30 Days Of Python πŸ‘¨β€πŸ’» - Day 21 - Scripting Basics

This article is a part of a 30 day Python challenge series. You can find the links to all the previous posts of this series here
Today I explored the basics of scripting in Python. Scripting basically means writing programs having a collection of commands that are executed from the command line or an interactive shell to perform useful tasks and automate them. There are a ton of things that can be automated using Python scripts such as processing various types of files such as PDFs, images, excel, CSV etc, send emails, create bots like twitter bot and numerous other things. As a part of this challenge, I decided to learn the basics of scripting so that I get to understand the concepts and then can explore in greater depth in future. My focus today was to find out basic techniques of processing images and PDF files using Python scripts.
 

Image Processing

 
Image Processing in simple words is the method or technique to perform some operations on images using programs either for enhancing images or extracting information out of it. There are a lot of popular libraries to perform image processing in Python such as
  • Pillow
  • OpenCV
  • Python Imaging Library (Deprecated)
  • scikit-image
I tried out Pillow which is a forked version of the Python Imaging Library (PIL) which is no longer maintained and does not support the latest versions of Python. Thus Pillow is recommended to use over PIL.
 
The installation and basic usage can be found out in the Pillow docs.
 
Pillow can be installed using the command line using the command pip install Pillow (Check documentation for specific OS commands).
 
It’s time to create some image processing scripts. The first one I created is a basic image converter that converts all JPEG format images in a folder to PNG format images and stores them in another folder. I downloaded some JPEG images from https://unsplash.com and stored them in a folder images. The script needs to read all the JPEG images, convert them to PNG and then place them in a new folder generated.
 
Here’s the code for the script file which I named image_convertor.py Here is the GitHub repository link for the project.
 
Since the original images are very large in size, I first resized them into a smaller size and then converted them to improve the performance of the script.
 
image_converter.py
  1. import os    
  2. from PIL import Image    
  3.     
  4. # fetch all the files from the source folder    
  5. dirname = 'images'    
  6. output_dirname = 'generated'    
  7. images_list = os.listdir(dirname)    
  8.     
  9. # check if output folder exits otherwise create it    
  10. if not os.path.exists(output_dirname):    
  11.     os.makedirs(output_dirname)    
  12.     
  13. for image in images_list:    
  14.     # split the filename to separate the format and name    
  15.     name, format = os.path.splitext(image)    
  16.     
  17.     original = Image.open(f'{dirname}\{image}')    
  18.     
  19.     # resize image to a standard size and to reduce file size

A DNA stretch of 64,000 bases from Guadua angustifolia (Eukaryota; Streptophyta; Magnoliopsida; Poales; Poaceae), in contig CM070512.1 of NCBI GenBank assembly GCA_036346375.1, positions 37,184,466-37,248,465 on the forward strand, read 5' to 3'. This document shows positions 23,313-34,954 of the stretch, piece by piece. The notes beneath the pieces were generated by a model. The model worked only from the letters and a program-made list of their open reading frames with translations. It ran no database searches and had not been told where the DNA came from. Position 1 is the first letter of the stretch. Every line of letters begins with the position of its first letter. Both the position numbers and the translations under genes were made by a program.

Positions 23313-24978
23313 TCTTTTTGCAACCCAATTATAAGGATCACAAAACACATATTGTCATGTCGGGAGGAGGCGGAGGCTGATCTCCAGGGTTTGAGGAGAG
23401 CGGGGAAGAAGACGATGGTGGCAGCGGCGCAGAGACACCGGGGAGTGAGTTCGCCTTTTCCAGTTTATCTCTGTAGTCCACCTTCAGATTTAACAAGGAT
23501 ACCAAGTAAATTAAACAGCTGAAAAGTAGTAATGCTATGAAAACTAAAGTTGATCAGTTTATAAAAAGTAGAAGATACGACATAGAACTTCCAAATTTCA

20.     size = 1000,1000    
  21.     # thumbnail maintains aspect ratio    
  22.     original.thumbnail(size)     
  23.         
  24.     
  25.     # save image as png format    
  26.     original.save(f'{output_dirname}\{name}.png')    
The script can be run from the terminal as python image_converter.py. It should automatically convert the images in the generated folder.
 
The second script I created is a grayscale converter that converts all the images to black and white images. Using Pillow lot of filters can be applied on the images, grayscale being one of them.
 
grayscale_converter.py
  1. import os    
  2. from PIL import Image, ImageFilter    
  3.     
  4. # fetch all the files from the source folder    
  5. dirname = 'images'    
  6. output_dirname = 'greyscale'    
  7. images_list = os.listdir(dirname)    
  8.     
  9. # check if output folder exits otherwise create it    
  10. if not os.path.exists(output_dirname):    
  11.     os.makedirs(output_dirname)    
  12.     
  13. for image in images_list:    
  14.     # split the filename to separate the format and name    
  15.     name, format = os.path.splitext(image)    
  16.     
  17.     original = Image.open(f'{dirname}\{image}')    
  18.     
  19.     # resize image to a standard size and to reduce file size    
  20.     size = 10001000    
  21.     # thumbnail maintains aspect ratio    
  22.     original.thumbnail(size)    
  23.     
  24.     # convert the image to greyscale    
  25.     grayscale_image = original.convert('L')  # L mode means greyscale    
  26.     grayscale_image.save(f'{output_dirname}\{image}')   
Finally, I created another image processing script to apply a logo on all the images. This uses the technique of merging images. This can be pretty useful if we have to apply branding to images. I added a logo.png image file to the root directory.
 
brand_stamp.py
  1. import os    
  2. from PIL import Image, ImageFilter    
  3.     
  4. # fetch all the files from the source folder    
  5. dirname = 'images'    
  6. output_dirname = 'branded'    
  7. images_list = os.listdir(dirname)    
  8. logo = Image.open('logo.png')    
  9.     
  10. # check if output folder exits otherwise create it